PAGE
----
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What has been the relationship between the four macroeconomic objectives of low employment, low inflation, rapid and sustainable growth and the avoidance of current account balance of payments deficits in the UK over the past 20 years.

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Introduction

UNE100C1- Economic principles and applications. Question 1 : What has been the relationship between the four macroeconomic objectives of low employment, low inflation, rapid and sustainable growth and the avoidance of current account balance of payments deficits in the UK and one other country and one other EU country over the past 20 years? To what extent can the relationship be explained in terms of aggregate demand? (50 marks) There are four macroeconomic objectives; low unemployment, low inflation, rapid and sustainable growth and the avoidance of current account balance of payments deficits which are interrelated. They can be explained in the context of aggregate demand in the short run and all vary with the course of the business cycle. In the boom phase, growth is high and unemployment is falling, but inflation is rising and the current account of the balance of payments is moving into deficit. During recession the reverse is true. Aggregate demand is the total level of spending in the economy and can be calculated using the following formula. AD = C + I + G +X - M Aggregate supply is the total amount of output in the economy. Unemployment refers to those people who do not have a job but are willing to except a job at the at the current wage rates. At times of high unemployment, government spending rises whilst tax revenue falls. ...read more.

Middle

Economic growth is an increase in a countries national income. It is a measurement of a countries output, expenditure or income, all of which should come to the same total. In the UK growth is measured using GDP and GNP. A growing economy means there will be more goods and services available for consumption. Governments therefore would like not only to achieve high long run rates of growth, but also achieve stable growth and avoid recession. Economic growth leads to an increase in resources such as labour and capital. An increase in efficiency, with which these resources are used, through advances in technology, improved labour skills or improved organisation. The distinction between actual and potential growth should be made4; * Actual growth is the percentage annual increase in national output (the amount actually produced). * Potential growth is the percentage annual increase in economy capacity to produce. (The rate of growth in potential output). It should also be noted that high levels of growth tend to result in low levels of unemployment. The balance of payments is a record of one country's trade dealings with the rest of the world. Countries need to pay for all the products that are not domestically produced. They also borrow and lend money abroad or buy property or businesses in other countries. Balance of Payments = Total Exports - Total Imports In terms of Balance of Trade, inflation can have a big impact. ...read more.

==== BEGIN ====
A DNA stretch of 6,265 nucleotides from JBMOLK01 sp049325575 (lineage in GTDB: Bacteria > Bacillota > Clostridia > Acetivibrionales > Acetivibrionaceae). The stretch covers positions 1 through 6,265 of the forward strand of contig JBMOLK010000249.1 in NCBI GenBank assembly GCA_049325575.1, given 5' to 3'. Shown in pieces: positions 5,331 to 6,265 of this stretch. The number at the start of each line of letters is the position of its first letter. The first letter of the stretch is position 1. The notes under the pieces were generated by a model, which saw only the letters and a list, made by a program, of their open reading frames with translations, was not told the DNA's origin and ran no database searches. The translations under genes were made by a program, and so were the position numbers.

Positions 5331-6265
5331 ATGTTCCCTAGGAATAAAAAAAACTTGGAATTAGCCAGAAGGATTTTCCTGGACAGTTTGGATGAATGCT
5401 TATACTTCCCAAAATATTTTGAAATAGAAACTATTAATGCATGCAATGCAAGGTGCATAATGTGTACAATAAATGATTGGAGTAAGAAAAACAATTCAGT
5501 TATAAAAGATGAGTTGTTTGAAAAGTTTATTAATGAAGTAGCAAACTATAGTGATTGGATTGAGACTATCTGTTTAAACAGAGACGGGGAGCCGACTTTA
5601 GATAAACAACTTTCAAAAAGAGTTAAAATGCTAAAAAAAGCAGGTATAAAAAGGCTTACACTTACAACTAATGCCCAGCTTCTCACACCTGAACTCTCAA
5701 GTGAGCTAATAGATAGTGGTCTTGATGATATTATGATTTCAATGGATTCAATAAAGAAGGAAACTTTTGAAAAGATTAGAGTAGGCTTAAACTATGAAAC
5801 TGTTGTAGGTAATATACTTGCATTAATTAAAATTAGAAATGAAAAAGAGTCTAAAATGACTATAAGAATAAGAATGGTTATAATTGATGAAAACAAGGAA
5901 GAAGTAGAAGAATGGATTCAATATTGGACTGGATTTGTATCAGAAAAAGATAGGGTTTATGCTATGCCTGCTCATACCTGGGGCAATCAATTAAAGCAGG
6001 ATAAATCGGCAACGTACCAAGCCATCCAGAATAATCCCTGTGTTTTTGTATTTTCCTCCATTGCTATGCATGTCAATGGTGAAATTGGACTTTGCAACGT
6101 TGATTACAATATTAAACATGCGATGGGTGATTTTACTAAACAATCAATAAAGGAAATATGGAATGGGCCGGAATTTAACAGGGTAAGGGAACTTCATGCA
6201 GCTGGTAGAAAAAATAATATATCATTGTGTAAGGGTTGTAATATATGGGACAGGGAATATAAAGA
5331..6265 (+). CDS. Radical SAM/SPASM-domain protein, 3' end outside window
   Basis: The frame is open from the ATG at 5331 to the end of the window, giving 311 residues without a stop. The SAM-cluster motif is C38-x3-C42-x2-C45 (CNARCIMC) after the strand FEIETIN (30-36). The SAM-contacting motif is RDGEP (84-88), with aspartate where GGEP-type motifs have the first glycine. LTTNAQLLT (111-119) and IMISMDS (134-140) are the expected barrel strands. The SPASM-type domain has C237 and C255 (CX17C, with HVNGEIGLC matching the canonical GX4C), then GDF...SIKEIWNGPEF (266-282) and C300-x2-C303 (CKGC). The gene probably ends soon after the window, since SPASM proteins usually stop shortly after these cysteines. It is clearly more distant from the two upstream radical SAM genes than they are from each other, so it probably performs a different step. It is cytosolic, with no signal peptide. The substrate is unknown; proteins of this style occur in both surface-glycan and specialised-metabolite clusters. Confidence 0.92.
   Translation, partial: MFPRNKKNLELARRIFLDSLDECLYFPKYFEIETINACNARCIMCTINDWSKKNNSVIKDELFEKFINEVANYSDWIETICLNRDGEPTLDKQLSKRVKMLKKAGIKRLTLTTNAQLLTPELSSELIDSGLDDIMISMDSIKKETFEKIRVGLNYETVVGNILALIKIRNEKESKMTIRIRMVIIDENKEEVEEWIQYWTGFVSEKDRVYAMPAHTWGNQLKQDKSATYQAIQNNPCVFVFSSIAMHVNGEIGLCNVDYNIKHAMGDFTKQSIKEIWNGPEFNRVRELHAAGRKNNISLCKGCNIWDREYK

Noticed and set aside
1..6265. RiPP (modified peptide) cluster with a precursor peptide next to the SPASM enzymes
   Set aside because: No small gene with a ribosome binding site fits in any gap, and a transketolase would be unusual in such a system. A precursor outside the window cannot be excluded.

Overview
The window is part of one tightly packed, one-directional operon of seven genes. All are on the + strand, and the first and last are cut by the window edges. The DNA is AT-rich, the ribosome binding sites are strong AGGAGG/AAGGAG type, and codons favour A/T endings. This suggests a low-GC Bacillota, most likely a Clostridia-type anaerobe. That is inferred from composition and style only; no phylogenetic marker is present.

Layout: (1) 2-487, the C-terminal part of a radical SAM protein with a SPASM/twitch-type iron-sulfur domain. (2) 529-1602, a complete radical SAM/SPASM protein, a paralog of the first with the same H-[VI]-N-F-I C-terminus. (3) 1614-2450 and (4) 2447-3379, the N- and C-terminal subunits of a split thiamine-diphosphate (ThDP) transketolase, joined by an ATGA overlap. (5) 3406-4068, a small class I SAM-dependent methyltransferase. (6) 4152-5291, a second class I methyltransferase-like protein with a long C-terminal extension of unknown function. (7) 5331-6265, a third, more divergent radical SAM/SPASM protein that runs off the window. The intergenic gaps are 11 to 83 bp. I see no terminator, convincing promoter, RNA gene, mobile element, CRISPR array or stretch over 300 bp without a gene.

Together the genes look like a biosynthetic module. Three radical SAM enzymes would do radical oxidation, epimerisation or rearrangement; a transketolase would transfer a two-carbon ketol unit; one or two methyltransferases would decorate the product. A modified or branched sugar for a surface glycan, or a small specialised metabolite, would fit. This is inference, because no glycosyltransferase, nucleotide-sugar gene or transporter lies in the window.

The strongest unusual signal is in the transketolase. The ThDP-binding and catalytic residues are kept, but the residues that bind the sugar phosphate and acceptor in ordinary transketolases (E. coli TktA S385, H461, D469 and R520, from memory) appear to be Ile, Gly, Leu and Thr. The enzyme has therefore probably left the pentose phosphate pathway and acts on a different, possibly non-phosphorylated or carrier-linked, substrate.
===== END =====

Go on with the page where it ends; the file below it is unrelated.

Conclusion

This may also shift the Phillips curve to the left, reducing the rate of unemployment for any given rate of inflation. When the Thatcher government came into power one of their main aims was to cut down the marginal rate of income. In 1979 the basic rate of income tax was 33% with higher rates rising to 83%. In 1988 the Thatcher government had managed to cut down the basic rate to 25% and the maximum rate to 40%. There are several benefits associated with the increasing cuts to the marginal rate of income tax including; people work longer hours, more people wish to work, people work more enthusiastically, employment rises and unemployment falls. The model below illustrates the effect of a tax cut on total unemployment. Monetarists emphasize one of the main problems with the natural (equilibrium) unemployment rate as being the safety guard provided by the unemployment benefits. When income tax was cut during the 1980s there was a bigger difference in the after tax wage rates and the unemployment benefits, therefore more of the unemployed became motivated to look for and secure work. Supply side policies implemented in the 1980's by Mrs Thatcher and the Conservative government did not take immediate effect. There seems to be a time lag as these policies can be seen to be making an impact through the late 1990s where unemployment and inflation are simultaneously declining5. However, overall the graph seems to show that inflation and unemployment are opposites. A longer time series of data showing flat or falling inflation and unemployment is required to fully support the supply-side theory. ...read more.

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